2012 'Seeding our Future' garden tour is another winner
Seven luscious gardens were on annual tour this year
Every year the Foundation for Tigard Tualatin Schools throws a garden party, and this is an invitation you don't want to turn down.
Gardens within the Tigard-Tualatin School District boundary area can be nominated for each year's event; a committee of volunteers visits the nominees in July and selects seven or eight for the following year's tour.
This year was the seventh annual Seeding Our Future Garden Tour and Art Show + Garden Market, and if you missed it, please plan to attend next year's.
The 2012 event took place June 16, with six luscious gardens and one student-generated vegetable garden on the agenda. Organizers also led a media tour June 6 whose participants included most of the garden owners.
The first stop was the Danforth Garden, owned by Allen and Barbara Danforth and for the tour was dubbed "Lanterns, Gargoyles and Skulls, Oh, My!"
The home and garden, located on Mistletoe Drive atop Bull Mountain, look unique even from the street. A gargoyle keeps watch atop a chimney, and animated stone lanterns light the way among a contorted filbert and weeping giant sequoia.
In the back yard, miniature stone and sedum vignettes plus marble-filled basins lie behind foxgloves and fuchsias. Among the variegated dogwood and Hinoki cypress are masks and other objects high on poles, and there are a waterfall and stream that rush past dwarf conifers, grasses and irises into a lily-filled pond.
A garden owned by Paul and Nancy Phillips, also on Bull Mountain, was aptly called "A Garden of Rooms."
The soothing sound of splashing water, pots bursting with coleus, begonias and coral bells, and golden Japanese forest grass greet guests at the entrance to one of the outdoor "rooms."
Guests can meander under the pergola and across the lawn bordered by beautifully crafted rock walls framing cherry trees, daylilies, hydrangeas, ligularia, strawberries and grapes.
The Zeider Garden, also on Bull Mountain, is owned by Richard and Janet Zeider and was named "A Manor of Whimsy."
An unusual collection of trees include katsura, paper bark maple and clerodendrum. Much of the garden features shade-loving plants such as hostas, maidenhair and autumn ferns, plus there are other perennials interspersed with hydrangea, gunnera and variegated lilac.
Besides all the plants and trees, various vignettes are set up to surprise guests at every turn. For example, herds of miniature "sheep" graze on the lawn, while teddy bears read books and enjoy a picnic at a set of miniature chairs and table.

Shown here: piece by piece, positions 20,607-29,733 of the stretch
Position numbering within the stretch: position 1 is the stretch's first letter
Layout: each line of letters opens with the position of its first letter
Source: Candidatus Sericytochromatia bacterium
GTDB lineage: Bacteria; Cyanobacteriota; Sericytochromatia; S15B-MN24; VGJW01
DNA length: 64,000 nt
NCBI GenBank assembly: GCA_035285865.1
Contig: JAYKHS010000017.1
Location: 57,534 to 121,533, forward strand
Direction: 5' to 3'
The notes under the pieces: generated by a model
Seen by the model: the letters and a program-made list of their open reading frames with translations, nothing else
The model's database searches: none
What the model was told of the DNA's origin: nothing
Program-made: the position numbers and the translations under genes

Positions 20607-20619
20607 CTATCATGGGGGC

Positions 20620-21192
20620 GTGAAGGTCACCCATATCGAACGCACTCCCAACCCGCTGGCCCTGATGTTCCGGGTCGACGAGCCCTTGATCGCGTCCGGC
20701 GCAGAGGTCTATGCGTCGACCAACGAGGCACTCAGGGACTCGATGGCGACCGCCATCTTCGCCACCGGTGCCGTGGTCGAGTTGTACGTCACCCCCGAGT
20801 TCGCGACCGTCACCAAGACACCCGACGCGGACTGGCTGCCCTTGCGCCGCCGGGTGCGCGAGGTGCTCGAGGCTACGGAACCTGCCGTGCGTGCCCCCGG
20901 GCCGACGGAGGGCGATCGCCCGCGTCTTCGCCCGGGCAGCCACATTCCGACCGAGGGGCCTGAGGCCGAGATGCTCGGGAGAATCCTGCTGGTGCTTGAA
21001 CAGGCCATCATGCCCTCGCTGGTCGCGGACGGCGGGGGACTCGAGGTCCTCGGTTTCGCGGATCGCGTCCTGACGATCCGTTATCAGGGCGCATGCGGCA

Supa' Fresh Youth Farm
Unique among the gardens on the tour was the Supa' Fresh Youth Farm behind Durham Elementary School off Hall Boulevard.
Katrin Daugherty and Mia Bartlett, career specialists with the Oregon Human Development Corporation, which provides students with jobs and internships, work with 35 students 16 to 21 years old at this urban farm to help them earn money and high school credits, plus learn skills.
The students work at the farm, raising crops and selling the produce at the Tualatin Farmers Market.
A garden owned by Steve and Debbie Mangold south of Hall Boulevard was named "The Accidental Garden," or another good name would be "A Garden Started from Scratch."
Decades ago when a garbage company operated next door to their property, many pollutants were dumped into the soil, causing major environmental problems. Years of Department of Environmental Quality-mandated cleanup efforts resulted in both properties finally pollution free, allowing the Mangolds to plant a gorgeous garden on 1 Â½ acres around the log cabin that they meticulously restored.
Dominating the front yard is a gigantic fir tree that somehow survived the pollution, although Debbie Mangold said that sad "faces" appeared on its multiple trunks when the pollution was discovered.
Highlights in the back yard include a pond and waterfall next to a restored pump house, plus a bread-and-pizza oven made from reclaimed materials, arbors, raised beds, an old barn and several very happy angora goats that have their own grazing area.
Koch and Hart Garden
The Hart Garden, owned by Dave Koch and Juliann Hart, is located in the Metzger area, and being bird lovers, the couple's garden is gold-certified by the Audubon Society and Columbia Land Trust as an outstanding backyard habitat for birds.
Plants for birds include serviceberry, currants, Oregon grape, mountain ash, holly, cascara and crabapples. Custom-made bird feeders are located in different layers of trees and shrub canopies.
A tiny "casita" in the backyard is a dollhouse for adults complete with a fireplace, and another focal point is a Scandinavian-style covered bench, both built by Koch. A circulating pond next to an elevated sitting area, two rock bubblers and unusual plants, including caryopteris and variegated abelia, make this a truly inspiring garden.
Finally, the last stop on the tour was Julia Eggert's "A Gardener's Delight" east of Pacific Highway.
Many ferns and hostas mingle under a big leaf maple tree, while a swimming pool with a nearby brick fireplace is the centerpiece of the back yard.
Collections of pots artfully filled with exotic sedums and eucomis mark "intersections" in the garden and fill in corners. The borders, designated by low-retaining walls, contain a selection of dwarf conifers plus dozens of Japanese maples nestled among rhododendrons, clematis, hydrangea and various evergreens.
The Foundation for Tigard Tualatin Schools is a nonprofit organization working to expand the possibilities for learning for all students in the district, and the annual garden tour and art show is one of its biggest fundraisers.